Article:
The Flock deserve more than a footnote, but not the full-fleged treatment that an entry in The Anal Annals of American Progressive Rock would surely give them. 
Similar to cross-town rival Chicago, the Flock used horns and was signed to Columbia records. But while Chicago was more of a rock group with strong jazz influences, the Flock was even more out there. 
Most of this is due to their not-so-secret weapon: violinist Jerry Goodman, who played in a downright classical style. 
The word virtuoso is not one to use lightly, but it applies to Goodman. Right out of the gate, The Flock has an enchanting classical violin/jazz guitar piece (“Introduction”) that can hardly be called rock. Goodman’s playing is very fluid, and he even pulls out a few tricks such as plucking and wah-wah (“Truth”). 
It helps that the rest of the band are no slouches either. Guitarist/vocalist Fred Glickstein usually just acts as support while Goodman does his thing, but is a decent player in the distorted electric mold (“Store Bought-Store Thought”). The rhythm section of Jerry Smith (bass) and Ron Karpman (drums) acquits itself well on the jazzy beat (like Chicago’s), while the horn section is closer to BS&T (Rick Canoff on tenor sax, Frank Posa on trumpet and Tom Webb on sax/flute/harmonica). 
Together the music is one huge melting pot, varying between rock, classical, jazz, blues, and even soul, often within the same song. For example, “Clown” starts out as a BS&T like blues number but has a fantastic dreamy middle where the horns get to play jazzy lines, or “I Am the Tall Tree” which can only be described as folky classical that again has jazzy stretches. Lyrically, The Flock has a lot of semi-dated counter-culture stuff, but it is not embarrassing or anything.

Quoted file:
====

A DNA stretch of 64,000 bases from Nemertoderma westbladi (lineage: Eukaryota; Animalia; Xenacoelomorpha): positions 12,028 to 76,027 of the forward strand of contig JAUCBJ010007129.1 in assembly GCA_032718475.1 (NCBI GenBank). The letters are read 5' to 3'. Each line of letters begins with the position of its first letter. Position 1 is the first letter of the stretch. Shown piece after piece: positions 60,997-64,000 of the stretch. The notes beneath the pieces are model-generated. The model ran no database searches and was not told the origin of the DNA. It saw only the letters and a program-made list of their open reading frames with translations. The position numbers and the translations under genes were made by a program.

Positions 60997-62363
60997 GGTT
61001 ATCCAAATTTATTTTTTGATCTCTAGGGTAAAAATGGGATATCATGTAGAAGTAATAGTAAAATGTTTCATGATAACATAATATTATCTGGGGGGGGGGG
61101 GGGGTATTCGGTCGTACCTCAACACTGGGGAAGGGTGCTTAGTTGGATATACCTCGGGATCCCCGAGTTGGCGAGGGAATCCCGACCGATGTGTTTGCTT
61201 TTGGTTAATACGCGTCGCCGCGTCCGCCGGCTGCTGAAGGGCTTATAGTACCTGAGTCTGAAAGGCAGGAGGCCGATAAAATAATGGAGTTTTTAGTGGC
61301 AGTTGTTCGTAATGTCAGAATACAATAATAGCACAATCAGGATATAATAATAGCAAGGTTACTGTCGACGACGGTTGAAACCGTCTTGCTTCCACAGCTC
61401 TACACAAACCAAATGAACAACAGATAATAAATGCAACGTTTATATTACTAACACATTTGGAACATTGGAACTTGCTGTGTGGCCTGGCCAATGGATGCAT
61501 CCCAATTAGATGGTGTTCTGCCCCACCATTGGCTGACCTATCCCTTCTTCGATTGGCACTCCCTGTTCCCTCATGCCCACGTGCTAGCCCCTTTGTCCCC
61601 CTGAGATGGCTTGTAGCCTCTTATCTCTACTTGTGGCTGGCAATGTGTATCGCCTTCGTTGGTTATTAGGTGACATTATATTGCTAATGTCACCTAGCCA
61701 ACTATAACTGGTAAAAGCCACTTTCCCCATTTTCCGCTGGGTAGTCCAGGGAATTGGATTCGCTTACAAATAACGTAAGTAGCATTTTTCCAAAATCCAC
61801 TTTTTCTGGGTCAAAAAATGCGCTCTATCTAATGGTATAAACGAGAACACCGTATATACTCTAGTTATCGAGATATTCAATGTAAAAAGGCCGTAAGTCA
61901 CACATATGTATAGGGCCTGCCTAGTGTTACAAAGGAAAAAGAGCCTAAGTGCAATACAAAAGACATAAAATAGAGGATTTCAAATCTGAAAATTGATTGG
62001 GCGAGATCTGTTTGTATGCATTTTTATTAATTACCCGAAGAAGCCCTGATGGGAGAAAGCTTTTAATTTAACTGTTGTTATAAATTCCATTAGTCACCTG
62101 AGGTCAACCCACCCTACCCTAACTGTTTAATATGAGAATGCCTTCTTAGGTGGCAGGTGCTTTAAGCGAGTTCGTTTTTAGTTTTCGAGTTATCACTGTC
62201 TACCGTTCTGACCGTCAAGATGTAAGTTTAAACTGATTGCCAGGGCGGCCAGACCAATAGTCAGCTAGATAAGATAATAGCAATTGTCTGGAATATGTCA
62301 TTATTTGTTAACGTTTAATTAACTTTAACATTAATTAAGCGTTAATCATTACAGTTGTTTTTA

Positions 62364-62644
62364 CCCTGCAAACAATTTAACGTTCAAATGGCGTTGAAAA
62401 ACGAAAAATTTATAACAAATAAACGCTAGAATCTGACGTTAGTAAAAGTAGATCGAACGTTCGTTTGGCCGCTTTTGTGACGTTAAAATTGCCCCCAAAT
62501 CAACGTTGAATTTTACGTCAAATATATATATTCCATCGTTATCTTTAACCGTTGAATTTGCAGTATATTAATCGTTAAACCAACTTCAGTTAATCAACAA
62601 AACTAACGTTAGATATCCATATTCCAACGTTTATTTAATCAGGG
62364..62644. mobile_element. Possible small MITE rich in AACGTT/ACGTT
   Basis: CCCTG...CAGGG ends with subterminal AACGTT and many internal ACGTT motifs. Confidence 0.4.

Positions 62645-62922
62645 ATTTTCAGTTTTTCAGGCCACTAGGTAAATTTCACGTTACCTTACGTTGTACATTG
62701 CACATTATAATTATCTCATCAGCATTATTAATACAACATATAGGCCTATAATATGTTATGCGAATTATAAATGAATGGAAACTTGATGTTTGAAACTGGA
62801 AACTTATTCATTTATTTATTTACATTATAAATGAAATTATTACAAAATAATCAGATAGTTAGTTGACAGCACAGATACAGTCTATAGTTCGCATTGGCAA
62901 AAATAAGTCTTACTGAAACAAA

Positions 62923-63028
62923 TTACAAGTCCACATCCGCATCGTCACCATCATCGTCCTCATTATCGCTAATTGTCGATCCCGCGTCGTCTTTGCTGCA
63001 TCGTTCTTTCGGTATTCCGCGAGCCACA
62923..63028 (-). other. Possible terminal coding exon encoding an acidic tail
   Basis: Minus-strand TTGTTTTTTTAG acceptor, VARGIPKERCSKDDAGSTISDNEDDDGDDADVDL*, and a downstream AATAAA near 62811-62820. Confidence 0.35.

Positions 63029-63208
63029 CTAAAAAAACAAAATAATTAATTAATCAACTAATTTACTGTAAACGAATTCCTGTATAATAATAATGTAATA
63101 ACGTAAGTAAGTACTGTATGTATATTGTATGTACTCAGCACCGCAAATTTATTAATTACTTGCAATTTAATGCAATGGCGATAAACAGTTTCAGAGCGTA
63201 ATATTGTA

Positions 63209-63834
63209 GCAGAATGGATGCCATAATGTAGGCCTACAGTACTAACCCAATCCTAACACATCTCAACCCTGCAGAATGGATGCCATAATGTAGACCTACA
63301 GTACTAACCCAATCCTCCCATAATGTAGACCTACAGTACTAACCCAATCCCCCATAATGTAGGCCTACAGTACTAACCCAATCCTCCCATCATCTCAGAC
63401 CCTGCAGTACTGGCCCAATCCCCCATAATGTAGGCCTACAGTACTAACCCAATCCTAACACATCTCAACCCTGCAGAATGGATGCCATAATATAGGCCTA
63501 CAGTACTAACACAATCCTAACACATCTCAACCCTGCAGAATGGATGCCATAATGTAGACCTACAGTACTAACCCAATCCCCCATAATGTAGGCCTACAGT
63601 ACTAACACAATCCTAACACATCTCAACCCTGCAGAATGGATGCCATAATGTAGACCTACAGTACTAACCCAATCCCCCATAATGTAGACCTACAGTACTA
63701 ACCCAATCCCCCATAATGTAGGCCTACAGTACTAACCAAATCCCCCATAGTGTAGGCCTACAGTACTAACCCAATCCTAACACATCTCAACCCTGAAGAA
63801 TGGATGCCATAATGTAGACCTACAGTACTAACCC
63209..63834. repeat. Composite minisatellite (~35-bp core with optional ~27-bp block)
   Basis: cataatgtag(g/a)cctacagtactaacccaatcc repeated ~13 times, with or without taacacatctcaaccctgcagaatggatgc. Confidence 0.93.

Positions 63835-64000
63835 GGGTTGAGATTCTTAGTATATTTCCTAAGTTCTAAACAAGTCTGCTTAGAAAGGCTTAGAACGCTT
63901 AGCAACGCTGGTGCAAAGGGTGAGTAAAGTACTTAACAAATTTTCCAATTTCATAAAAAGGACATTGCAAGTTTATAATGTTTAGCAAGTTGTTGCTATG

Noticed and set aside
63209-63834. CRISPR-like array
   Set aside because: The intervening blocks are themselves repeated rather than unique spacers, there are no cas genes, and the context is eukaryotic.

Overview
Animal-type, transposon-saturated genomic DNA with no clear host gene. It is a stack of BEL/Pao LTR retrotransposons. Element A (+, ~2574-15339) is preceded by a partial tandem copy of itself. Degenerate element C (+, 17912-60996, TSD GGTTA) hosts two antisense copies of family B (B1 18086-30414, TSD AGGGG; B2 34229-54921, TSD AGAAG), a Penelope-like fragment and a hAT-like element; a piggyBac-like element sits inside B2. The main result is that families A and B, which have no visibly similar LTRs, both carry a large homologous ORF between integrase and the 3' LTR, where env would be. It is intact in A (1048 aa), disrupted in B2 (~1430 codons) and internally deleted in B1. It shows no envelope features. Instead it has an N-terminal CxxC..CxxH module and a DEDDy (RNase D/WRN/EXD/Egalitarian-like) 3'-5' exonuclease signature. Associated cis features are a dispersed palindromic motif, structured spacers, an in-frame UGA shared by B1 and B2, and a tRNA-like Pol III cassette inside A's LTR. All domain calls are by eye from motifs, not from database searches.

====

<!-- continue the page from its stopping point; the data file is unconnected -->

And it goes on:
On the other hand, the music is planned well - the rhythm section tends to keep them firmly anchored (“Store Bought-Store Thought”) no matter where they go, the vocal harmonies are well constructed, and they do synchronized note runs periodically (“Truth”). The songs are not jams, but spotlights that rotate on the members of the band. 
That they only lose their way once, in the middle of “Truth” where what starts out as a straight blues number evolves into something looser, is remarkable. They even do an excellent, soul-like rendition of “Tired of Waiting” (oddly credited to the group). But this is a downright fascinating album. You want American progressive music? Here it is. Produced by John McClure…..~